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Thread: Pure white or warm white for snowflakes?

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    Registered User EricR's Avatar
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    Default Pure white or warm white for snowflakes?

    I am taking a poll of which lights to use for snowflakes. I am going to make some snowflakes and can't decide between pure white and warm white LED bulbs. I like the warm white look for wrapping trees and most things because they look more traditional and not blindingly bright white, but I can see how the "whiter" look of the pure white might look better. These snowflakes are likely to be among other lights that are all warm white. The snowflakes are going to be custom built using either coroplast or HDPE sheeting with the lights attached at the surface or mounted in holes with only the bulbs sticking out the front. I expect some reflection off the material.

    What would you choose?

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    Havin fun ! kidcole's Avatar
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    Default Re: Pure white or warm white for snowflakes?

    I am just now embracing LEDs after 5 years of mostly incandescent. My personal opinion is the warm white embrace what old school Christmas looks like. it's warm and comfortable, and a ton prettier with nice slow dimming. Cool white (bright white, pure what) remind me of Las Vegas. It's in your face, and feels more like advertising.

    Unfortunately with pixels, we are stuck with the Bright white look if we turn on R, G, and B to equal percentages. But with some effort, you can even make pixels look warm white.

    I try to use warm white as much as possible. I also make sure that I eliminate all LED flickering, since about 1 out of three people see it all the time (without turning their heads). I only see by moving my head but my son will pick out flickering in an instant. He'll point it out when we just drive past a display. And he says it's really annoying. We all need to remember that this is how 1/3rd of our viewers are seeing our displays (when we don't use full wave rectified lights).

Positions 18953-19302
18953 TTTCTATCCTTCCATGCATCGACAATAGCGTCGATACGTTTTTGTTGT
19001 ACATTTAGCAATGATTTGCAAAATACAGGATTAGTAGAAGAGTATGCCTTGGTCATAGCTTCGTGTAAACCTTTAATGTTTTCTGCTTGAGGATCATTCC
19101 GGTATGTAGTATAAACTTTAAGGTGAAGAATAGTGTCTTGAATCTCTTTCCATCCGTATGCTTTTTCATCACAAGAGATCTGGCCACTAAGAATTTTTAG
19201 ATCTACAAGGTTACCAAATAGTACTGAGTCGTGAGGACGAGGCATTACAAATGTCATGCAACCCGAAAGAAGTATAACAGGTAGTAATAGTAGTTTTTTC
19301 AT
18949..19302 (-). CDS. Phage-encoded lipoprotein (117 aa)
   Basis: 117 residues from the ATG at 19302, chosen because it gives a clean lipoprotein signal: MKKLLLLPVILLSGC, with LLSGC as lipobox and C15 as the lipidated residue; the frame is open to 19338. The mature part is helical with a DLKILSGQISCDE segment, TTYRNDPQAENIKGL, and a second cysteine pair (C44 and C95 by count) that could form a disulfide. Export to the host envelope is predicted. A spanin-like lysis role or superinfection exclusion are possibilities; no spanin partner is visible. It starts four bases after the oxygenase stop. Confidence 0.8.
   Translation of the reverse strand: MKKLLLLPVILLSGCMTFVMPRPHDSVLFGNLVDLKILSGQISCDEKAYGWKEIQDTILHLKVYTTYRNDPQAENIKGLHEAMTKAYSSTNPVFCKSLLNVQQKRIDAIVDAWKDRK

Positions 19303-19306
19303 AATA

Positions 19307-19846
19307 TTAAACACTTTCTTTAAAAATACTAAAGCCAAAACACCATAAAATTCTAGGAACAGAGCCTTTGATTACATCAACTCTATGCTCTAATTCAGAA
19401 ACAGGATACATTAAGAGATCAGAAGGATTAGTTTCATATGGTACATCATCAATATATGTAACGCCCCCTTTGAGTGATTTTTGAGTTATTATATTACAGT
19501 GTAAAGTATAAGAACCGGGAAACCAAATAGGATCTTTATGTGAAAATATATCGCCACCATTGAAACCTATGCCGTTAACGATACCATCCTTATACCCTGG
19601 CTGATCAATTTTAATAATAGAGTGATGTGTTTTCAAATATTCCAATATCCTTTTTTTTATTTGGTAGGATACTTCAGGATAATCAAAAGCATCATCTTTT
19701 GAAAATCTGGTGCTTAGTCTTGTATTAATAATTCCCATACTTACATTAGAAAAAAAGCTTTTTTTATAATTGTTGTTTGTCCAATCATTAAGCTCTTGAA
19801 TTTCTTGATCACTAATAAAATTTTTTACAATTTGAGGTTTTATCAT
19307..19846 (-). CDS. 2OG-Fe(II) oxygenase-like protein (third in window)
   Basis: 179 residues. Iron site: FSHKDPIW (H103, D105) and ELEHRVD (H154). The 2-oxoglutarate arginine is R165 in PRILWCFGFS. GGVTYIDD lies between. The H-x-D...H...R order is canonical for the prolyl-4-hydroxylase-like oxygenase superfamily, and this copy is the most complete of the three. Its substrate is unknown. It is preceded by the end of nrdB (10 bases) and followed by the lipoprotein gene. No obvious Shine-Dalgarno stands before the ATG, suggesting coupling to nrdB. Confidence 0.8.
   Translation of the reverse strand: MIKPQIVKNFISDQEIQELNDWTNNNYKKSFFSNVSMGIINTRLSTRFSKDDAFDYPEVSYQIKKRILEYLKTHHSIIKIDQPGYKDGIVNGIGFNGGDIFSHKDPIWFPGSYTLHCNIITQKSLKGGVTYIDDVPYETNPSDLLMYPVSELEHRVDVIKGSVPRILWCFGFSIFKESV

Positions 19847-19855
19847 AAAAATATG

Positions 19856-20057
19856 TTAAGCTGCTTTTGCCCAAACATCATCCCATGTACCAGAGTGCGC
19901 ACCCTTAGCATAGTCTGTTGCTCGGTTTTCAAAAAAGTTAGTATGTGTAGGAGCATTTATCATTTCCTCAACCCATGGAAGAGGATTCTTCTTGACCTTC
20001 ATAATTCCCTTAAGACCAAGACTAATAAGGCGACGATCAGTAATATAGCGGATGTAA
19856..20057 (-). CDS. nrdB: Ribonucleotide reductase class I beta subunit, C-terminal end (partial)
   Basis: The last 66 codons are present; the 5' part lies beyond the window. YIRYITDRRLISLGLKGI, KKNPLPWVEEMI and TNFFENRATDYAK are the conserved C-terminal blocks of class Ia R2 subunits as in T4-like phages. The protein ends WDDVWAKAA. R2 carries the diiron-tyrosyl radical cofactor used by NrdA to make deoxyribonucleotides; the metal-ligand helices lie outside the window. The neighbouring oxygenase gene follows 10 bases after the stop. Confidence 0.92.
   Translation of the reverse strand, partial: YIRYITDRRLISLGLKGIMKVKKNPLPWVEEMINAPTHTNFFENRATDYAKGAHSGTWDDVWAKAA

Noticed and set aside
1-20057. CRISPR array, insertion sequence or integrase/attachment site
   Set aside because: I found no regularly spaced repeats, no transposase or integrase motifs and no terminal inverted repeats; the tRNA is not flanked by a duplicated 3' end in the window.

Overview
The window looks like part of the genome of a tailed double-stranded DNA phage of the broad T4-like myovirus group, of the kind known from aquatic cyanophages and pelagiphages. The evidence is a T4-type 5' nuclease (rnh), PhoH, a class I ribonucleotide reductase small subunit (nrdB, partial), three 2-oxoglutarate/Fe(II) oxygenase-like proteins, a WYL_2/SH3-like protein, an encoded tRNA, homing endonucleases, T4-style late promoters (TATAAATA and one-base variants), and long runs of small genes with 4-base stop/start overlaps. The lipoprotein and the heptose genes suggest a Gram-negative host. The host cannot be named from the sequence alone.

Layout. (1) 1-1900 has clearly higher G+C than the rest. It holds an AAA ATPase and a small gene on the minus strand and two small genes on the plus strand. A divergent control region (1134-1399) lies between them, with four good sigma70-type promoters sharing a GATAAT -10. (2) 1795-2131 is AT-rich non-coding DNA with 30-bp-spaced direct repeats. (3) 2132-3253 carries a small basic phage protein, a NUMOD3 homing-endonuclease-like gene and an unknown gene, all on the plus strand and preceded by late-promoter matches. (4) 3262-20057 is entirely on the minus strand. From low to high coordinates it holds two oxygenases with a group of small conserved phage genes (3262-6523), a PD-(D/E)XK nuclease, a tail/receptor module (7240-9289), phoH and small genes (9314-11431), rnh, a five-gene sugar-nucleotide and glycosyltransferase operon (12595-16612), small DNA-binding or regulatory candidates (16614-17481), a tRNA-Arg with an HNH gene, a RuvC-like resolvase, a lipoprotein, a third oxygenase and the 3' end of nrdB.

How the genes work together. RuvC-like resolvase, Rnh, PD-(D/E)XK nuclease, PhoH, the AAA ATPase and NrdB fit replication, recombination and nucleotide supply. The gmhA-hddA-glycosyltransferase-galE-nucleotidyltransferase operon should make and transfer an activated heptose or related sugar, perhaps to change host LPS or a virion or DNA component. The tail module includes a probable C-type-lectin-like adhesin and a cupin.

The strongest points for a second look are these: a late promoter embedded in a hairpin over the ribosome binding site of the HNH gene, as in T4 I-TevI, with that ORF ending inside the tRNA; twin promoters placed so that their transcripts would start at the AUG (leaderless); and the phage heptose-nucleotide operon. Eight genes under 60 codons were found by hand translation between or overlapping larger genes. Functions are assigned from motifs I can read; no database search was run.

Another topic that is also very hard to deal with, is all the different colors of warm white. Frankly I never ever considered that there are many colors of both warm and cool white (pure white), until I started doing this. When I was working with ChristmasLEDs.com a couple years ago, the gal on the phone would tell me when my warm white LEDs would match or not match. It all ties back to the frequency of the light. You can routinely find 2400k, 2500k and 2700k .. with the lower number looking more amber. Around 3200k up to 3800k they will be called soft white. Then in the 4500k to over 5000k range, they are the bright white, cool white, pure white. Lots of names for roughly the same type of bulbs. The numbers I just posed are not particularly accurate but there are plenty of website that discuss this in much more detail. Generally down in the mid 2000k you have warm white and over 5000k you have the bright white. If you go to LOWES and look at the LED packages, they give you the "k" range for that bulb.
    Thanks,

    Denny Cole
    https://www.facebook.com/groups/Cole...ristmasLights/

    Back to Work <unretired> so I went Static in 2017. Planning xLights when I retire <again>. Maybe 2019 ?

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    Classic 20' AC Megatree, TIR Destiny RGB Spots, RGB Blowmolds, Wireframes, and Inflatables with External Light Control

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    New Member Creativedesign's Avatar
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    Default Re: Pure white or warm white for snowflakes?

    It's a dilemma that's for sure, pure white and cool white look completely different, I kinda took a themes approach, we use warm white on all trees greenery trim and wreaths while using cool white on most other things that are meant to represent snow type items. Imo I think the cool white looks more like snow which a snowflake is supposed to represent, but all down to preference!!

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    Havin fun ! kidcole's Avatar
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    Default Re: Pure white or warm white for snowflakes?

    I think you have a good approach already. Consistency of style is key to any theme. And within it, there is a balance factor. Picture (or view live) everything turned on. Then decide if you have the right balance. Sometimes just moving a few things around can make a huge difference. Bright white also stands out more, so you might need more warm white effects around to offset .. but maybe not. As you are installing, start testing and looking at your display at night. You'll know when it's right (or wrong) for what you are trying to achieve.
    Thanks,

    Denny Cole
    https://www.facebook.com/groups/Cole...ristmasLights/

    Back to Work <unretired> so I went Static in 2017. Planning xLights when I retire <again>. Maybe 2019 ?

    Falcon - 3 F16V3 & 1 PiCap, Sandevices - 2 E681 & 4 E6804, 288 Channels Lynx Express, 108 Channels DC DMX,
    10' Pixel MegaTree, CoroFlakes w/Pixel Modules, Pixel RBLs, 2 Pixel Matrix 16x25, 10" RGB Ornaments, 7x230 Pixel Icicle Matrix,
    Classic 20' AC Megatree, TIR Destiny RGB Spots, RGB Blowmolds, Wireframes, and Inflatables with External Light Control

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